Recent revelations about America's National Security Agency offer a reminder of the challenges posed by the rise of the digital age for American law. These challenges refigure the meaning of autonomy and of the word 'social' in an age of new modalities of surveillance and social interaction. Each of these developments seems to portend a world without privacy, or in which the meaning of privacy is transformed, both as a legal idea and a lived reality. Each requires us to rethink the role of law, can it keep up with emerging threats to privacy and provide effective protection against new forms of surveillance? This book offers some answers. It considers different understandings of privacy and provides examples of legal responses to the threats to privacy associated with new modalities of surveillance, the rise of digital technology, the excesses of the Bush and Obama administrations, and the continuing war on terror.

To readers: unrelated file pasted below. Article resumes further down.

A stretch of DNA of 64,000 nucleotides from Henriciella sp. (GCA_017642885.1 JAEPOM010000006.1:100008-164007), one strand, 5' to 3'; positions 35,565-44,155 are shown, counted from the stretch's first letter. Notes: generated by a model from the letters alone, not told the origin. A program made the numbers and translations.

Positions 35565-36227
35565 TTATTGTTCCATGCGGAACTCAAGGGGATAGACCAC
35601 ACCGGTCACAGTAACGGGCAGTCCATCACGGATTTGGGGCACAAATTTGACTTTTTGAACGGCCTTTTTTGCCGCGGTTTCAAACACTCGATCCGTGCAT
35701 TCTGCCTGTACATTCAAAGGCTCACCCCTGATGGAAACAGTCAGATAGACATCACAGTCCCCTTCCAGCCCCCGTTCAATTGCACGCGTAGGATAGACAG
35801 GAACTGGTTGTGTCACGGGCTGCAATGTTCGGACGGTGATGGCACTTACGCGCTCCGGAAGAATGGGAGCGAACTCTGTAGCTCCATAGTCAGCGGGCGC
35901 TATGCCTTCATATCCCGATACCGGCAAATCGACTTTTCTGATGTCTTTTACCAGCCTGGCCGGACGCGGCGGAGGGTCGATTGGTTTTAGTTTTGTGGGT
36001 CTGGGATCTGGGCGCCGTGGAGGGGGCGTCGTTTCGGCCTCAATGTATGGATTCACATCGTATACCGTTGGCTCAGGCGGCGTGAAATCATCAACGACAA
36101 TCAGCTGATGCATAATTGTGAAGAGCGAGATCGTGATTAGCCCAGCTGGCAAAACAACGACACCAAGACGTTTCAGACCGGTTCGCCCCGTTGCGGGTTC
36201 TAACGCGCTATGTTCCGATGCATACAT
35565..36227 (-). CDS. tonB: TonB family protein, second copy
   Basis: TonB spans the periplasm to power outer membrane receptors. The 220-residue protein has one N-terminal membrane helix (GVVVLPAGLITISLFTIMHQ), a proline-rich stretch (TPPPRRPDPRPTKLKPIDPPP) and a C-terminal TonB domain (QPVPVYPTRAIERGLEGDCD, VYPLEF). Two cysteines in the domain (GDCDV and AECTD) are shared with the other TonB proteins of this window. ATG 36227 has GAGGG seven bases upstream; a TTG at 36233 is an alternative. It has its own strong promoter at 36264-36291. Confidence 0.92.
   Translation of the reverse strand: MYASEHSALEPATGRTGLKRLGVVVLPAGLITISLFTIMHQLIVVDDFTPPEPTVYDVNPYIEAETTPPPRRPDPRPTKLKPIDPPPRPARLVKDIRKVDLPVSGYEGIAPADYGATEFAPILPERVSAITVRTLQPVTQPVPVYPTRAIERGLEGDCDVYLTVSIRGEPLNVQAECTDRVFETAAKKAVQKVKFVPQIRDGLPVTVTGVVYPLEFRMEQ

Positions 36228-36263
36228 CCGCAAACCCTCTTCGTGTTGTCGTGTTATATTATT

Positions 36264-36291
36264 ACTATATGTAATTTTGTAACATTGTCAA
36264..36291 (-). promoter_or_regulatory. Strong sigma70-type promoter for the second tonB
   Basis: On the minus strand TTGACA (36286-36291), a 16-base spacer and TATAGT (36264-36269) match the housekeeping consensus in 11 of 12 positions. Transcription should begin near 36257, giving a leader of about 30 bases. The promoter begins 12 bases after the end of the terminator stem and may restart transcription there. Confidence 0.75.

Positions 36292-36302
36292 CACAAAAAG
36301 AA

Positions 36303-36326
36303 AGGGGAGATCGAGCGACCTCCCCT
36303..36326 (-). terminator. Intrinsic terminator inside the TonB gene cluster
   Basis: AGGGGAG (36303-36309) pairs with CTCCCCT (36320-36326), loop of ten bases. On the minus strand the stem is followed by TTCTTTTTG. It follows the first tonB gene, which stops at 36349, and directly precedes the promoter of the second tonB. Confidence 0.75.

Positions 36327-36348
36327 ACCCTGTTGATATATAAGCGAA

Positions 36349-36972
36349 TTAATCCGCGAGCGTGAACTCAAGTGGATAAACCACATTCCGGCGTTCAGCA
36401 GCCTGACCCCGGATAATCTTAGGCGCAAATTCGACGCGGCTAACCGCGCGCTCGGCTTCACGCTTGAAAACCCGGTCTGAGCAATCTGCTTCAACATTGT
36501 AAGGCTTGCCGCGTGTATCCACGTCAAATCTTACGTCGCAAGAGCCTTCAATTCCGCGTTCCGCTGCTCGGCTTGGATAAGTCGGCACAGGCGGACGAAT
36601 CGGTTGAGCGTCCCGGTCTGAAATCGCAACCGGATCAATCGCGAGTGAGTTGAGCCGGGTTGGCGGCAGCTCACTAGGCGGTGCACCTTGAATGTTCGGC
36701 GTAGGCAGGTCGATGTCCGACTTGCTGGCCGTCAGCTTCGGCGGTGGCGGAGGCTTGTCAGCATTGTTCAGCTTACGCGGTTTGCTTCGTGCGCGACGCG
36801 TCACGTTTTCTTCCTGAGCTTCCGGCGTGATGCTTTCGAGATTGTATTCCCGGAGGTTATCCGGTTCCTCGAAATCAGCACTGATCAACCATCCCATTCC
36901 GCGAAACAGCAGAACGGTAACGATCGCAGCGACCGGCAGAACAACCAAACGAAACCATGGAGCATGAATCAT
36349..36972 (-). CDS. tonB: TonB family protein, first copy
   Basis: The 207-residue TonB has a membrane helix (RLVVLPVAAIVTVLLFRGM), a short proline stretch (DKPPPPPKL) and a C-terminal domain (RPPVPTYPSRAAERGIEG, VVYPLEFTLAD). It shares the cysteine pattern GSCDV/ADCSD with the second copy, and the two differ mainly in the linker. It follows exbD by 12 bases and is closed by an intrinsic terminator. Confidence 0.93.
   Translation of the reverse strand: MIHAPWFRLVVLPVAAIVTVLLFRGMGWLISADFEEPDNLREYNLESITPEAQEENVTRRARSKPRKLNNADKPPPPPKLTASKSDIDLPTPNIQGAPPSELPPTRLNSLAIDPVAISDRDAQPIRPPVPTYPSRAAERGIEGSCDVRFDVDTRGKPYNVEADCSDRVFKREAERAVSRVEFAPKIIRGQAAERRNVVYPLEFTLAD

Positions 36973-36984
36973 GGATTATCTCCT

Austin Sarat is William Nelson Cromwell Professor of Jurisprudence Political Science at Amherst College, where he is also Associate Dean of the Faculty, and Justice Hugo L. Black Senior Faculty Scholar at the University of Alabama School of Law. He is the author or editor of numerous books, including Gruesome Spectacles: Botched Executions and America's Death Penalty (with Katherine Blumstein, Aubrey Jones, Heather Richard, and Madeline Sprung-Keyser, 2014); Re-imagining To Kill a Mockingbird: Family, Community, and the Possibility of Equal Justice under Law (2013); Legal Responses to Religious Practices in the United States: Accommodation and its Limits (2012); and Civility, Legality, and the Limits of Justice (2014). Sarat is the editor of the journals Law, Culture and the Humanities and Studies in Law, Politics and Society. His book When Government Breaks the Law: Prosecuting the Bush Administration was named one of the best books of 2010 by the Huffington Post.
1. Four privacy myths Neil Richards; 2. The yes-men and the women men don't see Rebecca Tushnet; 3. Enough about me: why privacy is about power, not consent (or harm) Lisa M. Austin; 4. Privacy: observations from a fifth columnist Kevin Haggerty; Afterword: responding to a world without privacy: on the potential merits of a comparative law perspective Ronald Krotoszynski.